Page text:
Govinda's intention in his work is to demonstrate the invisible by means of the visible. In other words, in visually depicted cloud movements he attempts to paint invisible concepts such as morality, the environment, the sublime and spirituality. Almost every religion has adopted clouds as symbols of creation, fertility or heaven. In this there is commonality between religions. His MA thesis was entitled "Can clouds re-established the symbolic interpretation of spirituality and sublime contemporary art?" The paper examined how artists from JMW Turner to contemporary artist Anish Kapoor have used clouds to represent spirituality or the sublime. His choice of subject matter began with landscape and temples from his country, Nepal and even included a three month solo cycle tour of Nepal. However, while painting the Annapurna Mountain range from Pokhara he experienced a sublime sun rise. Clouds that began like small bubbles eventually filled the sky. The subject of his paintings from that moment changed.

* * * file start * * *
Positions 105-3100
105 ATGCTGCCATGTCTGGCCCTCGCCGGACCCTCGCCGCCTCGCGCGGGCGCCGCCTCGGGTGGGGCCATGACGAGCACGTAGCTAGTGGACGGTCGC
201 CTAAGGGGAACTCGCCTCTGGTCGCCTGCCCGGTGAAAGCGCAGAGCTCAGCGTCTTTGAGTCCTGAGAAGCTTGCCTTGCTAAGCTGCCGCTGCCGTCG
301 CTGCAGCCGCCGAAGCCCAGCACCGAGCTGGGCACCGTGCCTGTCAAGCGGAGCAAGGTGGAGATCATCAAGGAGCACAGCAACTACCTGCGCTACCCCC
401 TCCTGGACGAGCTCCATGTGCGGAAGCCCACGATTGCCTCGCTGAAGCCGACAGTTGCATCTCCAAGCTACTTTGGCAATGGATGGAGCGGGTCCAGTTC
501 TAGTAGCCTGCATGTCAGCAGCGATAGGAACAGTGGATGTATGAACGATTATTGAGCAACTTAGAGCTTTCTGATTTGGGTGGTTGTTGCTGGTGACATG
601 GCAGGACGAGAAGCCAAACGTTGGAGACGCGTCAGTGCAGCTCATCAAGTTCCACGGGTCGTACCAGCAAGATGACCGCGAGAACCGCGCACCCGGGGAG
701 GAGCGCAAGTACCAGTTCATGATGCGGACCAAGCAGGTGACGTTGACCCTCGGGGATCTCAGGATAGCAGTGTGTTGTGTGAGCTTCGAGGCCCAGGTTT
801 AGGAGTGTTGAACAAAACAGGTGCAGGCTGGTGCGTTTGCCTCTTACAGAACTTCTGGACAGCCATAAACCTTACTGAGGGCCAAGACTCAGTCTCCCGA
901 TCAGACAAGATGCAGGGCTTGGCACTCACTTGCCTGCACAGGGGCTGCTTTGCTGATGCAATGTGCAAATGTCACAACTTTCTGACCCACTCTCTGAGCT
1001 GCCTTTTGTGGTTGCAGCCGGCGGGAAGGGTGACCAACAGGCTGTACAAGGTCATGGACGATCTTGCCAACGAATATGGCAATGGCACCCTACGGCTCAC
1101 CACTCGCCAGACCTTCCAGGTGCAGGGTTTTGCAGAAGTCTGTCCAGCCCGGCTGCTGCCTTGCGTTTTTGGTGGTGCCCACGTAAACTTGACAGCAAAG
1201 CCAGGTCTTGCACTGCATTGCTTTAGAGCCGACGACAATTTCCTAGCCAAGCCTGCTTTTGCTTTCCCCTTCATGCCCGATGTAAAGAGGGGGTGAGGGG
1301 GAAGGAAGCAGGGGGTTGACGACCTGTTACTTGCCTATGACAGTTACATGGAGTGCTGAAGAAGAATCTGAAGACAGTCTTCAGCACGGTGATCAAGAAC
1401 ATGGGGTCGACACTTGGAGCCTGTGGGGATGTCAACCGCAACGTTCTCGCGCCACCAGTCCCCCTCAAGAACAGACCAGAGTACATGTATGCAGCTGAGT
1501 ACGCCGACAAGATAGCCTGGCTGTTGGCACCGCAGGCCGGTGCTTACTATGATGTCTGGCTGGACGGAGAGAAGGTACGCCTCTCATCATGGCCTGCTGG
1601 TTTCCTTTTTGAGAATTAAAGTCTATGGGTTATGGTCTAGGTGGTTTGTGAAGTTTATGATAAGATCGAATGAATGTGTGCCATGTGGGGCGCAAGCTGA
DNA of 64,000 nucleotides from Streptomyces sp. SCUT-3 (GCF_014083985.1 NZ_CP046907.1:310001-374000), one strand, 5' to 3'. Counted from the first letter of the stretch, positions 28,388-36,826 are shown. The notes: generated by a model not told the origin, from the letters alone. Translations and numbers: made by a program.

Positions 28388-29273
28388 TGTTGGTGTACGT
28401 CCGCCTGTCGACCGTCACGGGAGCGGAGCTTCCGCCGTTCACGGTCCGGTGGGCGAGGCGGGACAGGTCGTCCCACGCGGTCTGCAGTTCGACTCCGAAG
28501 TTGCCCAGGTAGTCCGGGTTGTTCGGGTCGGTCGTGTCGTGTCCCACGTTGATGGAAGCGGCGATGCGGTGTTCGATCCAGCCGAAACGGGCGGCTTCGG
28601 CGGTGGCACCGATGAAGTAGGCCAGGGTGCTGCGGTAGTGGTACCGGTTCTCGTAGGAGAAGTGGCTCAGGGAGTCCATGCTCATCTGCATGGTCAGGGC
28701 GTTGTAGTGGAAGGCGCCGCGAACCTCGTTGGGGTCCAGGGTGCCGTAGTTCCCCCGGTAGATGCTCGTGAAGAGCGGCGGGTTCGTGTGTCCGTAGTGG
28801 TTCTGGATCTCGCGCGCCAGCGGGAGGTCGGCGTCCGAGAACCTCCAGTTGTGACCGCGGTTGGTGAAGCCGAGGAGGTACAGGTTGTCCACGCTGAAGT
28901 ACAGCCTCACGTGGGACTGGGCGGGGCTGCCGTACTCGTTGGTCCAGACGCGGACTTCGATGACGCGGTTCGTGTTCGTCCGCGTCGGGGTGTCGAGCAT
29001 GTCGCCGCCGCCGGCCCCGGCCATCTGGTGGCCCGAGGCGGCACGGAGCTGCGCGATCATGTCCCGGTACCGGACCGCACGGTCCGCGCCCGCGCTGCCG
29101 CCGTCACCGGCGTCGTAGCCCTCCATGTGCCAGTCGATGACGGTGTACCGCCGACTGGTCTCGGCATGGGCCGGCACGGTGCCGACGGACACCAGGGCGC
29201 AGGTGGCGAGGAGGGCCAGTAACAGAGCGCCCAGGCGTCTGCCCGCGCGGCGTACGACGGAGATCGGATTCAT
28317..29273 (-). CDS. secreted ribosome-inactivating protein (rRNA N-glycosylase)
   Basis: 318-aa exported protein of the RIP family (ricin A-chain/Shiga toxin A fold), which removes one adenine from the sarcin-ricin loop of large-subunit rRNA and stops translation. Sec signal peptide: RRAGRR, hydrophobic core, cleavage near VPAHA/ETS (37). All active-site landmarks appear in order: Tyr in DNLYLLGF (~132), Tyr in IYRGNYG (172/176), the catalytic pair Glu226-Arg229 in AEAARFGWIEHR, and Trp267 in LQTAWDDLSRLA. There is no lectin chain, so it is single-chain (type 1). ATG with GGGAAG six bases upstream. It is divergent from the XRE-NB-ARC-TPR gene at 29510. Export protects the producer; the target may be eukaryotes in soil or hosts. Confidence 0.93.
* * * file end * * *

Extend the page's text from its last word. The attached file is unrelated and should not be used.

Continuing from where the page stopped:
His works also suggest an infinite universe, this invisible space portrayed by the visible cloud. This echoes a Hindu proverb that says that God is in everything living and non-living; in the earth or the sky. His presence is everywhere and nothing is in his absence. Govinda began to paint that god of the gap, this space, this emptiness or dark matter. Author Anthony Blake has said of his work, "His very tangible, textured, exquisite and astonishing canvases are windows into primordial worlds and the mystery of how nothing becomes something".

-Dr. Lynn Gamwell